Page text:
If the presidential election were today, 58 percent of Maryland likely voters say they would vote for Democratic nominee Hillary Clinton and 25 percent for GOP nominee Donald Trump, according to a new poll released Thursday afternoon from Goucher College.
Libertarian Gary Johnson earned six percent support among likely state voters while
Green Party candidate Jill Stein tallied two percent. Eight percent remain undecided at this point, according to the survey of more than 500 Maryland voters.
The poll has an estimated +/-4.3 margin of error.
Despite Clinton’s enormous lead, Maryland likely voters overall are still mixed on their views of the former New York senator and secretary of state: 46 percent view her unfavorably and 51 percent view her favorably.
Trump’s unfavorable numbers, however, are startling for a major party candidate: 76 percent of likely Maryland voters hold an unfavorable view of him while 22 percent hold a favorable view. Clinton made a campaign stop in Baltimore in April; Trump spoke at the annual conference of the National Guard Association earlier this month.
At the same time, cautions Mileah Kromer, political science professor and director of the Sarah T. Hughes Field Politics Center at Goucher, it shouldn’t come as a surprise that Clinton is trouncing the Republican presidential candidate in deep blue Maryland.
“The Democrat-to-Republican ratio, coupled with a large percentage of African American voters and populous progressive strongholds continue to give Democratic candidates a significant advantage in presidential election years,” says Kromer. “Barack Obama beat Mitt Romney by 25 points statewide in 2012, so it’s not surprising that Clinton holds a sizable advantage over Trump in Maryland.”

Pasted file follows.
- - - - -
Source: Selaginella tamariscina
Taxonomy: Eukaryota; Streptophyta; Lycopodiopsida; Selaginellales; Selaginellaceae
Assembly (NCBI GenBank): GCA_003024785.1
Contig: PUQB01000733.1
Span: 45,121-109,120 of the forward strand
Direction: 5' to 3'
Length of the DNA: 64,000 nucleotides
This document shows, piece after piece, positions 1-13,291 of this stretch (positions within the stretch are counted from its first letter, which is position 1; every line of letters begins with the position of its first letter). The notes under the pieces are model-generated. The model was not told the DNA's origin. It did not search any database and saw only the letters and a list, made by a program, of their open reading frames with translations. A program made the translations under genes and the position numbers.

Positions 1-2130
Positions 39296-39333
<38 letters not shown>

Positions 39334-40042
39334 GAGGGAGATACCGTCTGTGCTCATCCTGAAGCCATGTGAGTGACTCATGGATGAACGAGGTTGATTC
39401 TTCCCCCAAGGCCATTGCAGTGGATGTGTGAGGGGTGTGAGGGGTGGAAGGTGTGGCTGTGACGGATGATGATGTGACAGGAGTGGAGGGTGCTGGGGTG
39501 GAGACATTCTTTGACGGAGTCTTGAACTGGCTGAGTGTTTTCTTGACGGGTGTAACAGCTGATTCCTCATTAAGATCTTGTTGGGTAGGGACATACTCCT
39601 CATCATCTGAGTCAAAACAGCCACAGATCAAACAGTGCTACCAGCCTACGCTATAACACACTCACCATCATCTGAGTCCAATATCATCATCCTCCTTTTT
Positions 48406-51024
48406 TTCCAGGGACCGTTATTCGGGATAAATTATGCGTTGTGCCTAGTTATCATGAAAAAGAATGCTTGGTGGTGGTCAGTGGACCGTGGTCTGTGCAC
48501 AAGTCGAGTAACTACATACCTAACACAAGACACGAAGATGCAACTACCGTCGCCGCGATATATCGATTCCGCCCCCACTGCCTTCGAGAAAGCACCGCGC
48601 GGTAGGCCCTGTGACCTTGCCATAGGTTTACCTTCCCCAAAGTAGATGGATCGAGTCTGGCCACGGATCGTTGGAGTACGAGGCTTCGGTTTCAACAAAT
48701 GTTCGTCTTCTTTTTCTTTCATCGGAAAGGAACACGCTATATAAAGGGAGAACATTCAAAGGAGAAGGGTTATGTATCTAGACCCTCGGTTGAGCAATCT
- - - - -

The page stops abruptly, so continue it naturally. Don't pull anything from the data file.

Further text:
In the race to replace retiring U.S. Senator Barbara Mikulski, 54 percent of likely Maryland voters indicate they will vote for Democrat Chris Van Hollen, a Montgomery County congressman, and 24 percent for Republican Kathy Szeliga, a state delegate representing Baltimore and Harford counties. Almost 20 percent of respondents say remain undecided. Green Party candidate Margaret Flowers earned two percent support.
Less than 20 percent of likely voters say they held an unfavorable view of either Van Hollen or Szeliga. But more say they don’t know how they feel about the candidates—30 percent in regard to Van Hollen and 57 percent in regard to Szeliga.
Overwhelmingly, Maryland voters—82 percent—say they discuss politics in their everyday conversation, or, at least fairly often. Likely voters report that their circle of friends tends to include significantly more people of the same political party affiliation, but many do have friends of the other major party—especially Republicans in the heavily Democratic state.
Among GOP voters, 57 percent say they have some or a lot of Democratic friends.
Among Democrats, 37 percent say they have some or a lot of Republican friends.
The complete poll, including methodology, question design, and detailed results, can be found here www.goucher.edu/poll.
*This post will be updated Monday when the second part of the Goucher Poll is released.